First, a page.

Socioeconomic predictors of case presentations and outcomes in 225 nonfunctional pituitary adenoma resections

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  • 1 School of Medicine, University of California, San Francisco;
  • | 2 School of Medicine, University of California, San Diego;
  • | 3 Department of Radiation Oncology, University of California, San Francisco;
  • | 4 Department of Neurological Surgery, University of California, San Francisco; and
  • | 5 Department of Otolaryngology Head and Neck Surgery, University of California, San Francisco, California
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OBJECTIVE

Clinical presentations and outcomes of nonfunctional pituitary adenoma (NFPA) resections can vary widely, and very little prior research has analyzed this variance through a socioeconomic lens. This study sought to determine whether socioeconomic status (SES) influences NFPA presentations and postoperative outcomes, as these associations could aid physicians in understanding case prognoses and complications.

METHODS

The authors retrospectively analyzed 225 NFPA resections from 2012 to 2019 at their institution. Race, ethnicity, insurance status, estimated income, and having a primary care provider (PCP) were collected as 5 markers of SES. These markers were correlated with presenting tumor burden, presenting symptoms, surgical outcomes, and long-term clinical outcomes.

RESULTS

All 5 examined SES markers influenced variance in patient presentation or outcome. Insurance status’s effects on patient presentations disappeared when examining only patients with PCPs. Having a PCP was associated with significantly smaller tumor size at diagnosis (effect size = 0.404, p < 0.0001). After surgery, patients with PCPs had shorter postoperative hospital lengths of stay (p = 0.043) and lower rates of readmission within 30 days of discharge (OR 0.256, p = 0.047). Despite continuing follow-up for longer durations (p = 0.0004), patients with PCPs also had lower rates of tumor recurrence (p < 0.0001). Higher estimated income was similarly associated with longer follow-up (p = 0.002) and lower rates of tumor recurrence (p = 0.013). Among patients with PCPs, income was not associated with recurrence.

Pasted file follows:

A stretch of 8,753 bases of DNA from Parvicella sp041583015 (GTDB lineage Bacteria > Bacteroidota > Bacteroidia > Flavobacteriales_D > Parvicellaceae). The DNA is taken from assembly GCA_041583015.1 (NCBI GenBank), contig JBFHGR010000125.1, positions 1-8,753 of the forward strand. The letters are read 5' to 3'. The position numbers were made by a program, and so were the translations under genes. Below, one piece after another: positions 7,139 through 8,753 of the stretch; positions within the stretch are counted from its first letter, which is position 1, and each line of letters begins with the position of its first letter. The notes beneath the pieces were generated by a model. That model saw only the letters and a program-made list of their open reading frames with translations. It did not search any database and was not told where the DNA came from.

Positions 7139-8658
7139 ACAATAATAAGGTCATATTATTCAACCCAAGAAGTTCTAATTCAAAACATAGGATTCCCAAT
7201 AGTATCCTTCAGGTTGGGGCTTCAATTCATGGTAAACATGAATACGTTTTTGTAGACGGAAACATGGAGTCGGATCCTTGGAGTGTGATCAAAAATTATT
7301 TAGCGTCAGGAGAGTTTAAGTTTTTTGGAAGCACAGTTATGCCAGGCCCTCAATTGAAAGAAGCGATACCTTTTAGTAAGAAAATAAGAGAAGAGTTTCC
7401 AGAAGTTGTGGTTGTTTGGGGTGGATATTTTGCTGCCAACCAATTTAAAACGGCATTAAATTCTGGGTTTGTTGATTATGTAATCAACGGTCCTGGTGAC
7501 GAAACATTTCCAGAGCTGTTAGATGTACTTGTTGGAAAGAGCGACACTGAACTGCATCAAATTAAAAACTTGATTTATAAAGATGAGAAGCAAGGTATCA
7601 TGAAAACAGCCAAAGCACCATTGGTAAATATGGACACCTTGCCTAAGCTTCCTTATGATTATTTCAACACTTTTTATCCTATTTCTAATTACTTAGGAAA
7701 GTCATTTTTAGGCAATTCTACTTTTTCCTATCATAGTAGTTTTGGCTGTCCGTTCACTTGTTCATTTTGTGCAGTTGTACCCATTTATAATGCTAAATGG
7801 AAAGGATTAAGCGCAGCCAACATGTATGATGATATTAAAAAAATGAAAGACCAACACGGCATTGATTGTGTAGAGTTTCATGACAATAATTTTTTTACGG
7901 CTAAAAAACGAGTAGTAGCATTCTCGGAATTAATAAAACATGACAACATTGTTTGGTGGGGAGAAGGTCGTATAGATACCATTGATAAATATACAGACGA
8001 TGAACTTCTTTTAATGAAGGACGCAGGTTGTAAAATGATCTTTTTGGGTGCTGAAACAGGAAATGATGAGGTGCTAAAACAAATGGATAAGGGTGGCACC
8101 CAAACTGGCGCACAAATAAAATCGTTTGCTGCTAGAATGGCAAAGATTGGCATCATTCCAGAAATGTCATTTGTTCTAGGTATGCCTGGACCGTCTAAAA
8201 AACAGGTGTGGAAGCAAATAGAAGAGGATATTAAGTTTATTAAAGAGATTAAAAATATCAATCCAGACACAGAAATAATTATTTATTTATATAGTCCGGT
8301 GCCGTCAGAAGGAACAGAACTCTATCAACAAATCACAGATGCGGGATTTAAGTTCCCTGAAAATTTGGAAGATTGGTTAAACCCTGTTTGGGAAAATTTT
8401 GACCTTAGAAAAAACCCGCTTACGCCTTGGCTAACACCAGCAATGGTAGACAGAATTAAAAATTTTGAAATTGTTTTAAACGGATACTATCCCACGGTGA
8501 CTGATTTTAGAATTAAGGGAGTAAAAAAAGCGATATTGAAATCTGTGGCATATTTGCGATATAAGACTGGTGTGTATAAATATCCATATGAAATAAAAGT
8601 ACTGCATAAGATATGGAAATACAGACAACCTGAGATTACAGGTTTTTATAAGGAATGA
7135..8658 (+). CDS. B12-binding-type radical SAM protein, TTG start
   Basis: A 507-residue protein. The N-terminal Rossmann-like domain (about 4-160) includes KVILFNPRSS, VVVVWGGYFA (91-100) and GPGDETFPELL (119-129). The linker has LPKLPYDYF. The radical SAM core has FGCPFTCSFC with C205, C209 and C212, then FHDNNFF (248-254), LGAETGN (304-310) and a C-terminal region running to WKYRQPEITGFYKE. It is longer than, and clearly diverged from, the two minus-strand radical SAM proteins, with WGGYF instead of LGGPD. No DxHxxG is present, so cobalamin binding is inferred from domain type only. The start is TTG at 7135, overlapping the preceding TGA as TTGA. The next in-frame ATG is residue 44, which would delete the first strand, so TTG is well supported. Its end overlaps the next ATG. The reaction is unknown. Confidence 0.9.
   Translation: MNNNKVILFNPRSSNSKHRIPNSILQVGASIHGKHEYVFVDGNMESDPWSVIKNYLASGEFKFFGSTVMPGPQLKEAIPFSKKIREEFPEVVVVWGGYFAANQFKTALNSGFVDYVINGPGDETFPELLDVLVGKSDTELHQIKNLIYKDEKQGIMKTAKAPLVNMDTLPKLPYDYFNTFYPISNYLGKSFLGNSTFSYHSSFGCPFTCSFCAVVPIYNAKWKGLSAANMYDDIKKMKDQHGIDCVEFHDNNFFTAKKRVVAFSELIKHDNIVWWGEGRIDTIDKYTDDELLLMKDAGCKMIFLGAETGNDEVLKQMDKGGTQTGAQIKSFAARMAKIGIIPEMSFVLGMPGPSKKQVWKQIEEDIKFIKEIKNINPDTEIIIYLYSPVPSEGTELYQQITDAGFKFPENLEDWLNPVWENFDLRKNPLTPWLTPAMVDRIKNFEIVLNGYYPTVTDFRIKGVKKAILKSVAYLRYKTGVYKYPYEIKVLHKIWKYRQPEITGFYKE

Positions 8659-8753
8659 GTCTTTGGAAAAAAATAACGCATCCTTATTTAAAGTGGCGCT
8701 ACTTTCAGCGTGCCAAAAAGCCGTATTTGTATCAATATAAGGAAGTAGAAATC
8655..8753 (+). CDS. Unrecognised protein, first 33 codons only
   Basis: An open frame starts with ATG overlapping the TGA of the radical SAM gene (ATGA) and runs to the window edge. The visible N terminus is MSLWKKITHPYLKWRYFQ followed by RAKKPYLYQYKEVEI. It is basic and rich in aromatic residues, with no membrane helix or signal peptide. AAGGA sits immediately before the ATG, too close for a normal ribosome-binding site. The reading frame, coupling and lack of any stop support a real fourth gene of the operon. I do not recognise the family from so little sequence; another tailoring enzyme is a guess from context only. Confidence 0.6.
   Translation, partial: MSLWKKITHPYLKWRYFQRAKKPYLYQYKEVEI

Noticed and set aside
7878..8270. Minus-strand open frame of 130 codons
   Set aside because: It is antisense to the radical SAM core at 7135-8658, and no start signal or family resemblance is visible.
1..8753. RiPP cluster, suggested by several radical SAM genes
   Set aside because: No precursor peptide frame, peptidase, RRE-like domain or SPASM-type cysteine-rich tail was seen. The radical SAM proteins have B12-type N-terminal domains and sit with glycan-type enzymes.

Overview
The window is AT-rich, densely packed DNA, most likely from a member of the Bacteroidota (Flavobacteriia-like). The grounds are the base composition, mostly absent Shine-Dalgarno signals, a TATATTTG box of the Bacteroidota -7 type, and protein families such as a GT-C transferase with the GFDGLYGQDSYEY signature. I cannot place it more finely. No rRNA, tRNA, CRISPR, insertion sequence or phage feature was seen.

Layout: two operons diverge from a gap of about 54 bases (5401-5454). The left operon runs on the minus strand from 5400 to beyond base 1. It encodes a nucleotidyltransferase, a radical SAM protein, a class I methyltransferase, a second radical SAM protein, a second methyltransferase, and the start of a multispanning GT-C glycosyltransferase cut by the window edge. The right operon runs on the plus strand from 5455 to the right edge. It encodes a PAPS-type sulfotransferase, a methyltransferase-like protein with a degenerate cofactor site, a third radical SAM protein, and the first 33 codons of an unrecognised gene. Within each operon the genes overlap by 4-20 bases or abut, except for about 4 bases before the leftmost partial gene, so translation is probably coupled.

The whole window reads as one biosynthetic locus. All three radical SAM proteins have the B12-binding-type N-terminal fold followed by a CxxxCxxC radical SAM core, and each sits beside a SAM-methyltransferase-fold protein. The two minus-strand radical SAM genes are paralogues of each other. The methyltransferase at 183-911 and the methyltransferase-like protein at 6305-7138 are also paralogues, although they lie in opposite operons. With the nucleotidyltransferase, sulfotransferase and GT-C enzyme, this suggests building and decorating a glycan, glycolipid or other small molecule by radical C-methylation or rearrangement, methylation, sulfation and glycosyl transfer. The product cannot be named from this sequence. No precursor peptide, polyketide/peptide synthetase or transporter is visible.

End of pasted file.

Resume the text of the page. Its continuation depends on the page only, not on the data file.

CONCLUSIONS

This study found that while all 5 variables (race, ethnicity, insurance, PCP status, and estimated income) affected NFPA presentations and outcomes, having a PCP was the single most important of these socioeconomic factors, impacting hospital lengths of stay, readmission rates, follow-up adherence, and tumor recurrence. Having a PCP even protected low-income patients from experiencing increased rates of tumor recurrence. These protective findings suggest that addressing socioeconomic disparities may lead to better NFPA presentations and outcomes.

ABBREVIATIONS

GTR = gross-total resection; NFPA = nonfunctional PA; PA = pituitary adenoma; PCP = primary care provider; SES = socioeconomic status; STR = subtotal resection.

Illustration from Serrato-Avila (pp 1410–1423). Copyright Johns Hopkins University, Art as Applied to Medicine. Published with permission.

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